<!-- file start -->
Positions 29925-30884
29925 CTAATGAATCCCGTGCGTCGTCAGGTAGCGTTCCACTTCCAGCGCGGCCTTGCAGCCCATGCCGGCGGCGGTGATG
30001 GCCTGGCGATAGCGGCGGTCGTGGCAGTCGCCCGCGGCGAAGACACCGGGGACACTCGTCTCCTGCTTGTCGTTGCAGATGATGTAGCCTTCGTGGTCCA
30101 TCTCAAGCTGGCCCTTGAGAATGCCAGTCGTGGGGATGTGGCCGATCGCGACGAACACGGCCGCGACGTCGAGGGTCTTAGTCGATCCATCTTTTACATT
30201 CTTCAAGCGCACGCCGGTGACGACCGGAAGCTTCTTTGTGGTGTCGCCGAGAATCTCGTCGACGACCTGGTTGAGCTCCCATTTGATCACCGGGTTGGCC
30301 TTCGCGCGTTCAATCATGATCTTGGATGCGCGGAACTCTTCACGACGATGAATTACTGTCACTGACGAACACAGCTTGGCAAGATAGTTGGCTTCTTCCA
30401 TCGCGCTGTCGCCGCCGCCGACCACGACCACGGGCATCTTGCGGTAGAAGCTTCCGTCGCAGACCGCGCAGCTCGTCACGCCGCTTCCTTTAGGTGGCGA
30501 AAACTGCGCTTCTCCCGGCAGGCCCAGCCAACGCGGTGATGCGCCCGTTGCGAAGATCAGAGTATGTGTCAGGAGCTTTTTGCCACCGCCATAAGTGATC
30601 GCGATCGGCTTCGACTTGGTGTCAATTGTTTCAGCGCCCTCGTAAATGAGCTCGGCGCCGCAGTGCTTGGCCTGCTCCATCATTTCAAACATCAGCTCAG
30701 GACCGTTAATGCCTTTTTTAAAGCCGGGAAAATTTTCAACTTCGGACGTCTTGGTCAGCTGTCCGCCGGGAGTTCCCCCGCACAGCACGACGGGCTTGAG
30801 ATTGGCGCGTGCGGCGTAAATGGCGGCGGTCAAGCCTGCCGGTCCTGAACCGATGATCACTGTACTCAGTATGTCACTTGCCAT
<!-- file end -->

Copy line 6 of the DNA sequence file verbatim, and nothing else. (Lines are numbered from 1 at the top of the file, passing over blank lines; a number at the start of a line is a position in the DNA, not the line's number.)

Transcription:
30301 TTCGCGCGTTCAATCATGATCTTGGATGCGCGGAACTCTTCACGACGATGAATTACTGTCACTGACGAACACAGCTTGGCAAGATAGTTGGCTTCTTCCA